If Colombia Is Winning Its War, Why Are People Fleeing?

Sept 01--As he contemplates running for a third term next year, Colombian President Alvaro Uribe must first get over the swine flu, which he was diagnosed with over the weekend. But he has another thing to worry about besides his health: his impressive record on national security appears to be fraying.

The achievements had been stunning. Uribe's U.S.-backed military pounded Marxist guerrillas while his peace envoys convinced 30,000 right-wing paramilitaries to disarm — the two feats leading to a steep reduction in kidnappings and homicides and making Uribe the most popular Colombian leader in decades. But if the war is being won, why then are so many terrified Colombians abandoning their farms in the hinterlands and crowding into the cities?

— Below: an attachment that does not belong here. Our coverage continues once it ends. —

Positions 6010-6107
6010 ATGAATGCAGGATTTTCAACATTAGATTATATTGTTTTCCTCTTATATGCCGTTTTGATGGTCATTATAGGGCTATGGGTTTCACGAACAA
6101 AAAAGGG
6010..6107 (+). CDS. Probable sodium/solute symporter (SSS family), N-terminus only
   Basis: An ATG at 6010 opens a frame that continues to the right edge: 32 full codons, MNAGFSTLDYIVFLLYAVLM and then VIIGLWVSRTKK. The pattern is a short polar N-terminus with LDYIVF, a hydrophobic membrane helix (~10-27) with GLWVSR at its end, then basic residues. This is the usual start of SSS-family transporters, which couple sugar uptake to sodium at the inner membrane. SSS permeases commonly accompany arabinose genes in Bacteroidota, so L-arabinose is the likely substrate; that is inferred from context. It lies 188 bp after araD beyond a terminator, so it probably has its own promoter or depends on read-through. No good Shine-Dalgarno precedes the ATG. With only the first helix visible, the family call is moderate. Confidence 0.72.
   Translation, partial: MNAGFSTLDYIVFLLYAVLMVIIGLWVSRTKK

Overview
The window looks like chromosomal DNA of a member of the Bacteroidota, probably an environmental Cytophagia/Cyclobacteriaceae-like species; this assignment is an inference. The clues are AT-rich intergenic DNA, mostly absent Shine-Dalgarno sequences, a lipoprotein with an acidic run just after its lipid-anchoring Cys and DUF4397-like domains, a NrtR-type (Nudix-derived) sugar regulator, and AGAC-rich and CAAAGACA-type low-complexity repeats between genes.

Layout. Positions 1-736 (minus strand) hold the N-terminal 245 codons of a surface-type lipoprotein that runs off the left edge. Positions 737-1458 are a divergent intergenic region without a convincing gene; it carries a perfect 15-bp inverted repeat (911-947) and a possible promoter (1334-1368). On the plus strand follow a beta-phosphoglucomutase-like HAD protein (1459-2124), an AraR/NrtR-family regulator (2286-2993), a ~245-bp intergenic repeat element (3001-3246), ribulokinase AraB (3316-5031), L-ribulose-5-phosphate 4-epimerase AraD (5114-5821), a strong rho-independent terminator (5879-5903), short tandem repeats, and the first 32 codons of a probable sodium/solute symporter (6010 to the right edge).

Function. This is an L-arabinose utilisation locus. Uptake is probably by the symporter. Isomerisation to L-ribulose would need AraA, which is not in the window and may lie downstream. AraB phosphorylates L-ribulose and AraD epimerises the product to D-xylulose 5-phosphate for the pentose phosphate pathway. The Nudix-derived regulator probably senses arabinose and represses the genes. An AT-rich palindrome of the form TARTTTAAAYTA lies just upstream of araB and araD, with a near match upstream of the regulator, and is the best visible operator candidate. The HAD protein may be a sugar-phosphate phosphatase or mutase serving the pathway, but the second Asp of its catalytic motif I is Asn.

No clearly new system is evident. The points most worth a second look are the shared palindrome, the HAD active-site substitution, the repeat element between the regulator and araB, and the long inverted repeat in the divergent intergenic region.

Last year, 380,000 Colombians were forced off their land amid fighting between rebels, paramilitaries and the army, a 24% increase from 2007's figure, according to the Bogotá-based human-rights group Codhes (the Spanish acronym for the Human Rights and Displacement Office). Colombian officials, in turn, put the number of displaced at 294,000 for just the first six months of last year. "It's the million-dollar question," Marie-Helene Verney, spokeswoman for the Office of the United Nations High Commissioner for Refugees in Colombia, says of the perplexing trend. "Something is going on."
Read more here.
Semana International delivers news about Colombia in English. Find more in our home.